IKEA, part of INGKA Group, created the Better Air Now Initiative with an ambition to make a model to reduce air pollution by turning rice straws that would otherwise have been burnt in the Northern states of India into a product range. Crop residue burning is one of the biggest causes of pollution in India even though laws prohibit the practice. The challenge is the machinery needed to clear the fields is expensive and for many farmers burning is the only affordable approach. With IKEA, the rice straws will become a renewable material source for their collection. IKEA have also put sustainability first in their strategy by aiming to use 100% renewables for their operations and supply chains and to have zero emissions from home deliveries by 2025.
Johnson & Johnson aims to use its global reach and resources to encourage communities and policy-makers to take more action by using health as one of the catalysts for change. For example, they were founding partners of the Medical Society Consortium on Climate & Health, a group of top medical associations with more than 500k clinicians to help educate Americans about the health effects of climate change and actions they can take. They have also set targets to reduce the carbon footprint of their operations and transparently post the progress every year. They have joined the Climate Group’s Renewable Electricity 100 (RE100 businesses commit to source all their electricity from renewable sources) and support C40 Cities Climate Leadership Group to drive impact in cities.
The sources of climate change and air pollution are closely aligned, and solutions can be taken to address them simultaneously. Danfoss has put sustainability at the core of their business with climate action as a top priority. They were the first global technology company to commit to three of the Climate Group’s initiatives of RE100, Energy Productivity 100 (EP100 businesses commit to doubling their energy productivity by 2030) and Electric Vehicles 100 (EV100 business commit to accelerating transition to EVs and making electric transport new normal by 2030). Over recent years, Danfoss has considerably lowered its global energy intensity and will transition the remaining demand to renewables and change the car fleet to all electric by 2030 at the latest.Volume 90%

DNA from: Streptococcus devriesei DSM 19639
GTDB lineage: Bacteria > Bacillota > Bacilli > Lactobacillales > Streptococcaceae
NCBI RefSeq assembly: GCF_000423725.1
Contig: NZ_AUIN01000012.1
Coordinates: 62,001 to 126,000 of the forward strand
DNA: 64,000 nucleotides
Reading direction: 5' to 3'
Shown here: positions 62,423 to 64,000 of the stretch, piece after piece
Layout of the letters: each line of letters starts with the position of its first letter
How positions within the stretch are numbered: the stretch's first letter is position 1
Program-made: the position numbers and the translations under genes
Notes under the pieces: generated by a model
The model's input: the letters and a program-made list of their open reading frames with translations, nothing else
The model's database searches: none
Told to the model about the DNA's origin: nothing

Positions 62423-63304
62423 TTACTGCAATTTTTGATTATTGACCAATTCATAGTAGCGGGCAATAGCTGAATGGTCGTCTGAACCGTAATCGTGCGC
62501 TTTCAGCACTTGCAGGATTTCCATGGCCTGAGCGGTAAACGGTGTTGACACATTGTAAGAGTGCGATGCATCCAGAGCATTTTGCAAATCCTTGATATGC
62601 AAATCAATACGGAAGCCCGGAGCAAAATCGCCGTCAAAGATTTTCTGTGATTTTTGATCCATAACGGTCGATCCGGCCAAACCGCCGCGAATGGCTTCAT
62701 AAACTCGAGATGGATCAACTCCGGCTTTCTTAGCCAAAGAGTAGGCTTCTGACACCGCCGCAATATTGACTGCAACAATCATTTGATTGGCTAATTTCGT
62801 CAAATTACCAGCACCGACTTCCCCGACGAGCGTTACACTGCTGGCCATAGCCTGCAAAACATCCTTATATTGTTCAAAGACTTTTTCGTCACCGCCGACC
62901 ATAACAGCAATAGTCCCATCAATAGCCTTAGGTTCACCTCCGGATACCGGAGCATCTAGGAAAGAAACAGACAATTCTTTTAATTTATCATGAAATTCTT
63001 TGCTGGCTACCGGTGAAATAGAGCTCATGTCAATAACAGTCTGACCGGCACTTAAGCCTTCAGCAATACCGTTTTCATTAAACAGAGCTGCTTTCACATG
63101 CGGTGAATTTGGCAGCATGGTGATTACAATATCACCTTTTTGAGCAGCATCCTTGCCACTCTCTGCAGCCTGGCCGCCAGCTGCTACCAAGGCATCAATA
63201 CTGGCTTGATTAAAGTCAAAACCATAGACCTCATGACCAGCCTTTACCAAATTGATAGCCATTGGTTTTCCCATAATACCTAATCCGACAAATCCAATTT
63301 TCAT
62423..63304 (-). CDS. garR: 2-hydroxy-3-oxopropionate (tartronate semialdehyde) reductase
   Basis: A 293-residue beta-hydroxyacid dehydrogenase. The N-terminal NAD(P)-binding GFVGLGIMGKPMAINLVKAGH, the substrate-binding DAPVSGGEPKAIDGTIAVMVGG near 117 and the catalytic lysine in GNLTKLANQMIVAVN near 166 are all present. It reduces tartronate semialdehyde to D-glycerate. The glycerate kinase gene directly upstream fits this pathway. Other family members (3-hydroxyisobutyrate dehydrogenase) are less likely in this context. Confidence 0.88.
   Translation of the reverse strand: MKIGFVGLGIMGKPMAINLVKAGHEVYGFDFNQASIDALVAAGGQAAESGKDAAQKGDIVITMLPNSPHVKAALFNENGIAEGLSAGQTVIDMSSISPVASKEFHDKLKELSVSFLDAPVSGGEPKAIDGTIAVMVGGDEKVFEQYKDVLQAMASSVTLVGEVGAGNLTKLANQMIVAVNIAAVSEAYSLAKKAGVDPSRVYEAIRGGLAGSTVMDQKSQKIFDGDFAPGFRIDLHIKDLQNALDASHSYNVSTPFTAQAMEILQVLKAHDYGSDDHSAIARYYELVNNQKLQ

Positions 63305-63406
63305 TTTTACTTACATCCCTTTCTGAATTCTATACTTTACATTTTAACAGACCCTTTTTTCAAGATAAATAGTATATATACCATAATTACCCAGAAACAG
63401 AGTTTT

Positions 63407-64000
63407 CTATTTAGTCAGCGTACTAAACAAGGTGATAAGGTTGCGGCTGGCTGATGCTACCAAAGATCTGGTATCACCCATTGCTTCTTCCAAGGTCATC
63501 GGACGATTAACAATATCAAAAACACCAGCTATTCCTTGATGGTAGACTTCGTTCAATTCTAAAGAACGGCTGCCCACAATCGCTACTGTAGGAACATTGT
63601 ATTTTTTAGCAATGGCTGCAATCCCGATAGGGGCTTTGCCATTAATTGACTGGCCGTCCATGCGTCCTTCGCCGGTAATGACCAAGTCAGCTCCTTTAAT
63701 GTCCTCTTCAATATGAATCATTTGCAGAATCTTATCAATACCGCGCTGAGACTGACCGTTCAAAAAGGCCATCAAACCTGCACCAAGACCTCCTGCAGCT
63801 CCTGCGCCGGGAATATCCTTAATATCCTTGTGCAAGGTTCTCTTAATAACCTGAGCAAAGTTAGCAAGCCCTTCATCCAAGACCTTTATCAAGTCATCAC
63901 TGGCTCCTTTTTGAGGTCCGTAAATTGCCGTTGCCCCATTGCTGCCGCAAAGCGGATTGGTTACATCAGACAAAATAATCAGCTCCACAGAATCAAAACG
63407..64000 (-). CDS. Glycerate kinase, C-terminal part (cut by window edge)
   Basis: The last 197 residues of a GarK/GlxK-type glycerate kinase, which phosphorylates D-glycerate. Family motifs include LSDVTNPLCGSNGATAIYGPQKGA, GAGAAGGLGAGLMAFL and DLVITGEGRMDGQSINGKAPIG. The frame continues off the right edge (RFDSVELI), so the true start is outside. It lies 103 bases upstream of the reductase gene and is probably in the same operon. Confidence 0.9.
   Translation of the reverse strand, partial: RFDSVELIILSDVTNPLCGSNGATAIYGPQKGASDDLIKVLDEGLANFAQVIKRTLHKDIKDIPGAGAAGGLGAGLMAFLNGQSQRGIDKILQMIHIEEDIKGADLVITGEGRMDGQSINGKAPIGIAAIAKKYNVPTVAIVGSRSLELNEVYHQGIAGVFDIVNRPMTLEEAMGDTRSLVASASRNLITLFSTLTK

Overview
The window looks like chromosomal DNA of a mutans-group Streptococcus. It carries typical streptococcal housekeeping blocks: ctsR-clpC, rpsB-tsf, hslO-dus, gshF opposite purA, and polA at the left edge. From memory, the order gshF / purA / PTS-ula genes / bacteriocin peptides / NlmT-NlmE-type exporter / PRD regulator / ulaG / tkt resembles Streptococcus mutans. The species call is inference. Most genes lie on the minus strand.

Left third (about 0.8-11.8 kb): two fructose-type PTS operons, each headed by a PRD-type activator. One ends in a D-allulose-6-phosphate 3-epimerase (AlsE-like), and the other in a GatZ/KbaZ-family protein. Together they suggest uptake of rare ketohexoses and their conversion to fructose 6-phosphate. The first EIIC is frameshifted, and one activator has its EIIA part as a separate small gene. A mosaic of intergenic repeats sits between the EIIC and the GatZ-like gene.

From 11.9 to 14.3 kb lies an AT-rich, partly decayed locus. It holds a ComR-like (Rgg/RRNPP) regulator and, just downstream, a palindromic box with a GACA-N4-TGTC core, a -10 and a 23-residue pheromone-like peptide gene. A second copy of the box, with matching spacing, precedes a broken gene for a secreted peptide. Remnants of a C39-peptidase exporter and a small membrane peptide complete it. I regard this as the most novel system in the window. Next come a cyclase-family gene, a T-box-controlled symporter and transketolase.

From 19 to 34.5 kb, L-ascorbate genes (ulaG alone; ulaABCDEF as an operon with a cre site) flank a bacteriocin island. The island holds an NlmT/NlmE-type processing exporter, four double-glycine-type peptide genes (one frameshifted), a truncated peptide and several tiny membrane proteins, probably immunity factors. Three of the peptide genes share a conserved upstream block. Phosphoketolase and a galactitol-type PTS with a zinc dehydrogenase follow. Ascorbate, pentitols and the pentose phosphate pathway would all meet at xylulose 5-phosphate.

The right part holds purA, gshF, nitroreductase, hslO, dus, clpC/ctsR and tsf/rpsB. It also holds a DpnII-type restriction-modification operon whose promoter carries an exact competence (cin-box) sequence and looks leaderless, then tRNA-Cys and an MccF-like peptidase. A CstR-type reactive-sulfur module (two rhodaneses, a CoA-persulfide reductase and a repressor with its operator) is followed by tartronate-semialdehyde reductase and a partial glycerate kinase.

Novo Nordisk have taken a bold and company-wide approach with a new environmental strategy with an ambition to have zero environmental impact. The nature of their business puts them at the frontline of some of the biggest environmental issues, including climate change and pollution. In 2020, they achieved their goal of only sourcing 100% renewable electricity across their global productions, with a target to have zero carbon dioxide from their operations and transport by 2030. Another shift they are taking is only to work with suppliers who share their mind-set of zero impact both up and down the supply chain.
Siemens Mobility has launched a new, real-time system that monitors air quality. This system can be used by local authorities as a way to intervene when it is necessary to improve air quality. This tool is the result of a partnership between Siemens and the air quality experts of EarthSense and it is called ‘Zephyr’, a name exceptionally apt as Zephyr was the name of the Greek God of West Wind. The sensor ‘Zephyr’ can produce real-time measurements for various pollutants including ozone (O3) and particulate matter (PM2.5). The hope is that this system can be used in traffic management applications.
In 2019 the Philips Foundation, in collaboration with the University of Manchester and Global Action Plan, launched the first of its kind ‘Clean Air for Schools Programme’. This programme will include more than 20 participating schools and 6,000 students. It aims to support schools to improve air quality as well as understand the impact of air pollution in schools by studying the varying levels of air quality in classrooms and how this affects school children. In this partnership, The University of Manchester will provide air monitoring equipment and analysis to investigate the state of air pollution in schools. The analysis will include pollutants like particulate matter (PM 2.5 and PM 10), carbon dioxide (CO2), nitrogen oxides (NOx) and ozone (03).